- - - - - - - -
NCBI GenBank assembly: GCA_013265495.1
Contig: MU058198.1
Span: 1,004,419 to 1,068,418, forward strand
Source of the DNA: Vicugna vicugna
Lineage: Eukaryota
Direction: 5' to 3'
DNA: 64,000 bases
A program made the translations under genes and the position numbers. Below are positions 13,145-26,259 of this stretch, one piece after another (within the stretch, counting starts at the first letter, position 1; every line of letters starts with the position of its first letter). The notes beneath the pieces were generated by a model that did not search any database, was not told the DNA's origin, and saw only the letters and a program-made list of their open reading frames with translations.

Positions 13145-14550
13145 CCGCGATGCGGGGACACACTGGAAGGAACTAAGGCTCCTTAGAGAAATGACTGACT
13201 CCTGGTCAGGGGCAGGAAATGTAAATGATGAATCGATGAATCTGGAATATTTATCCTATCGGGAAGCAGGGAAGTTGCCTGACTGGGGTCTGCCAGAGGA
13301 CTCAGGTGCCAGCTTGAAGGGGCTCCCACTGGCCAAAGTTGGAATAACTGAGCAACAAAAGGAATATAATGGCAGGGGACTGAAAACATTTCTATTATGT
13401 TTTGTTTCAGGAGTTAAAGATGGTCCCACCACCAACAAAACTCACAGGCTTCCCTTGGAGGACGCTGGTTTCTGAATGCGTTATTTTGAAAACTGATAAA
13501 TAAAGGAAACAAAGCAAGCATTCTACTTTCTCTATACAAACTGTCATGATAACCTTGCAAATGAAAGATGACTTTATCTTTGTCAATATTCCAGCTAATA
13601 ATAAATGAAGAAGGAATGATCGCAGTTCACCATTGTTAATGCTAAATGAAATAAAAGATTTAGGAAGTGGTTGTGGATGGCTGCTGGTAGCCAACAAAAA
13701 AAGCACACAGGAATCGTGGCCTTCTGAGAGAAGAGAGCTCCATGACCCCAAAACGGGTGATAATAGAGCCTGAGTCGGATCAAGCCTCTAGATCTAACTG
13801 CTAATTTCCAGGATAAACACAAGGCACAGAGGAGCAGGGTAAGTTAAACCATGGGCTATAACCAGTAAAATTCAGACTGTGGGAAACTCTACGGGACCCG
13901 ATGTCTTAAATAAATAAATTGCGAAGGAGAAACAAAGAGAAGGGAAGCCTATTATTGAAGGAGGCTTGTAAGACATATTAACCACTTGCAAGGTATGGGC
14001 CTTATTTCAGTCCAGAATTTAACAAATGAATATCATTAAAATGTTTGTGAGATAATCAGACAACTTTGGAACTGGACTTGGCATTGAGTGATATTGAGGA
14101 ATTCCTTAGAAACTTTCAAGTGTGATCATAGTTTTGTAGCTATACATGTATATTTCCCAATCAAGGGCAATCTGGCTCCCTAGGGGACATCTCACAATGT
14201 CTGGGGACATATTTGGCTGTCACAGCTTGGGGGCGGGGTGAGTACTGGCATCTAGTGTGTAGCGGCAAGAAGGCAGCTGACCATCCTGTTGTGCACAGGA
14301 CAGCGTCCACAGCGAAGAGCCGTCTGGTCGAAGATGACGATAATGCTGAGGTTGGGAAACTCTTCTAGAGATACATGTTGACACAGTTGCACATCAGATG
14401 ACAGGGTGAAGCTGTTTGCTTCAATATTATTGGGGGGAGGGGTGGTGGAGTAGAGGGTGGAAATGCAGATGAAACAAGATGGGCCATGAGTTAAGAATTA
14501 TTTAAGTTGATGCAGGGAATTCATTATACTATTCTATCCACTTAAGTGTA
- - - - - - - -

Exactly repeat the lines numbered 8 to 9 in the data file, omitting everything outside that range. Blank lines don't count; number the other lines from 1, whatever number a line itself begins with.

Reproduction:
A program made the translations under genes and the position numbers. Below are positions 13,145-26,259 of this stretch, one piece after another (within the stretch, counting starts at the first letter, position 1; every line of letters starts with the position of its first letter). The notes beneath the pieces were generated by a model that did not search any database, was not told the DNA's origin, and saw only the letters and a program-made list of their open reading frames with translations.

Positions 13145-14550